groups and in the end the agency of social actors belonging to minoritized groups. Such
approaches can be seen in the case of Lynn Stephen´s concept of transborder communities/
lifes, theoretizations of coloniality (of power) by Aníbal Quijano among others, related
to Pablo González Casanova´s idea of internal colonialism and Immanuel Wallerstein
´s world system theory, and in general in decolonial approaches like those put forward
by Silvia Rivera Cusicanqui, Ramón Grosfoguel and others. Concerning the political
dimension also concepts like Luis Tapia’s subsuelo político (political bedrock) or James
Scott´s classical works can be useful to analytically include spaces and arenas that are frequently
not formally recognized as being of relevance.
Taking empirical cases of indigenous migration, of its political implications in spheres not
considered to be “political” and as lacking formality, and of knowledge transfers in such
settings, I am aiming at the elaboration of a more comprehensive approach taking into
consideration the afore mentioned theoretical approaches. This can be a way to facilitate
the inclusion of the specific significance of diversity, difference and social inequality in
globalization and in global entaglements often related to persisting coloniality and leading
to experiences mostly different from those of other groups. Thus emphasizing the
relevance of invisibilized groups and of informal ties and settings in empirical research
and analyses to enhance the building of meso-level theories concerning such settings.

Jannik Schritt and Jan-Peter Voß, TU Berlin
Appropriation, colonization, commensuration: Three modes of translation in the circulation of deliberative mini-publics as a democratic innovation
The concept of translation has made a remarkable career supplanting the concept of diffusion
in studying the travel of ideas and the spreading of innovations. It is better able to
capture the challenges of transferring cultural forms across contexts. As such it underpins
empirical studies of globalization paying attention to local specifics, interweaving and hybridization,
broken circulations, and the precariousness of translocal relations, rather
than assuming a continuous convergence of cultural forms. Based on three case studies
we differentiate three modes of translation: appropriation, colonization, and commensuration.
Each of them describes a specific pattern of connection between locally embedded
practices. We develop these three modes with the help of empirical case studies of how a
specific model of public participation called “deliberative mini-publics” is transferred as
a “democratic innovation”. Our studies show that only selected elements (humans, texts,
artefacts) are transferred. Packaged into abstract models they need to be re-embedded at
any location where they are to become effective. The study of a transfer from Germany to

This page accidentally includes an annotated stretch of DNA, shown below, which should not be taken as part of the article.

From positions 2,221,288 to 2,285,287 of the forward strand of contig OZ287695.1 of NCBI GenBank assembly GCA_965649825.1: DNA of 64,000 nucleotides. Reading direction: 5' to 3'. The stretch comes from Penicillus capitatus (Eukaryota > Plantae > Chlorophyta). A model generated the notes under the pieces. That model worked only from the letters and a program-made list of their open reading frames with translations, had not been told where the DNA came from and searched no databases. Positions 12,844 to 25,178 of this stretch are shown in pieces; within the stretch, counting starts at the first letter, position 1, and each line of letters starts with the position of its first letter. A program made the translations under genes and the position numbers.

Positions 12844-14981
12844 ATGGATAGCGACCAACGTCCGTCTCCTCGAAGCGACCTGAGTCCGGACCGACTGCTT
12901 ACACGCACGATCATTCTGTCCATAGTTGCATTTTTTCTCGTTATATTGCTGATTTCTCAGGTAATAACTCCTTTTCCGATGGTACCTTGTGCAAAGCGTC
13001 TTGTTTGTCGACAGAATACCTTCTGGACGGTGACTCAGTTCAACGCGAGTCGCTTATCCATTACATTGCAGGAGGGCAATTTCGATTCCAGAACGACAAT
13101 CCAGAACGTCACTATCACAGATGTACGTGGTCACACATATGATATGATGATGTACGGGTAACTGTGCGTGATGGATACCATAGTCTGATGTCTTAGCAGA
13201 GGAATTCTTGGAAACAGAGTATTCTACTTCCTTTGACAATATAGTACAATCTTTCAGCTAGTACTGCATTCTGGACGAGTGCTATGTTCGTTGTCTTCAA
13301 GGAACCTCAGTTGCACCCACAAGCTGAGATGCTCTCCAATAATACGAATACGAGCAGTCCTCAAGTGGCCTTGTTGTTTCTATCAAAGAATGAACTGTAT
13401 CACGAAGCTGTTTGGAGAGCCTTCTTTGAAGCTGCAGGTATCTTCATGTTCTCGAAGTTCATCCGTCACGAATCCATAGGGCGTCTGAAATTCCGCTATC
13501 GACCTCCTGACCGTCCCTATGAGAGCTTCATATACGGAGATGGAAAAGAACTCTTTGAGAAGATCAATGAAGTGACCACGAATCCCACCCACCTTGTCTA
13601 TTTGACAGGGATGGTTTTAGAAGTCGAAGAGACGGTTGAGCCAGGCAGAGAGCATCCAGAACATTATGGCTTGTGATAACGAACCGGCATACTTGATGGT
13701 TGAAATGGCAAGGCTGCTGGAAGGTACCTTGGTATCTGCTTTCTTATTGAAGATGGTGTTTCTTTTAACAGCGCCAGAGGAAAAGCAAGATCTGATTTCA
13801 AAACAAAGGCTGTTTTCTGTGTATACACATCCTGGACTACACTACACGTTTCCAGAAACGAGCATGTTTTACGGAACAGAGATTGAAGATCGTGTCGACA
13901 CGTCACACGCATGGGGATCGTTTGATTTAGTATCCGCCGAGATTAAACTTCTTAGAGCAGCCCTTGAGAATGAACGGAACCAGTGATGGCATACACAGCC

Japan shows how the model is modified to fit the local context of reception (appropriation).
The study of a transfer from Stanford to Skopje shows how the local context is modified
to reproduce the functions of the model (colonization). And the study of a transfer
from Oregon to Sion shows how abstract categories serve to construct embedded elements
in both localities as functionally equivalent (commensuration). In each case, however,
all three modes are relevant and play together in different ways. For analyzing translocal
circulations and the constitution of global assemblages they should therefore not be
played out against each other, neither conceptually nor normatively, but be kept as elements
of an extended analytics.

Stefan Timmermans, University of California, L.A.
The Cultural Authority of Health

In his Pulitzer-award winning account of the U.S. medical profession’s ascent, Paul Starr
drew a distinction between the “social authority” of physicians and the “cultural authority”
of medicine—between doctors’ capacity to direct others’ behavior, and the ability of
medical institutions and discourses to shape meanings of illness, health, wellness, and
treatment. Subsequently, scholars have reflected on the social-structural transformations
challenging physicians’ social authority, but neglected shifts in cultural authority. Focusing
on the U.S., I explore a proliferation and diversification of cultural authority, reflecting
a partial movement from the domain of medicine into new terrains of health. This shift is
apparent in the resurgence of alternative healing, the advent of new forms of self-care and
self-monitoring, the rise of health social movements, and the spread of health information
online. I underline the need for a cross-national perspective to understand how the mechanisms
and dynamics of cultural authority shape contests to speak in the name of health.

Justyna Aniceta Turkowska, University of Edinburgh
Reordering of Space and References: Geological Surveys in Ghana in the 1950-1960s

The late 1950s-early 1960s witnessed a great increase of geological export to the Global
South. Geologists and geographers were requested and trained worldwide. British, Russian,
Polish, Yugoslavian and American experts, to name just a few, rushed to Ghana, Nigeria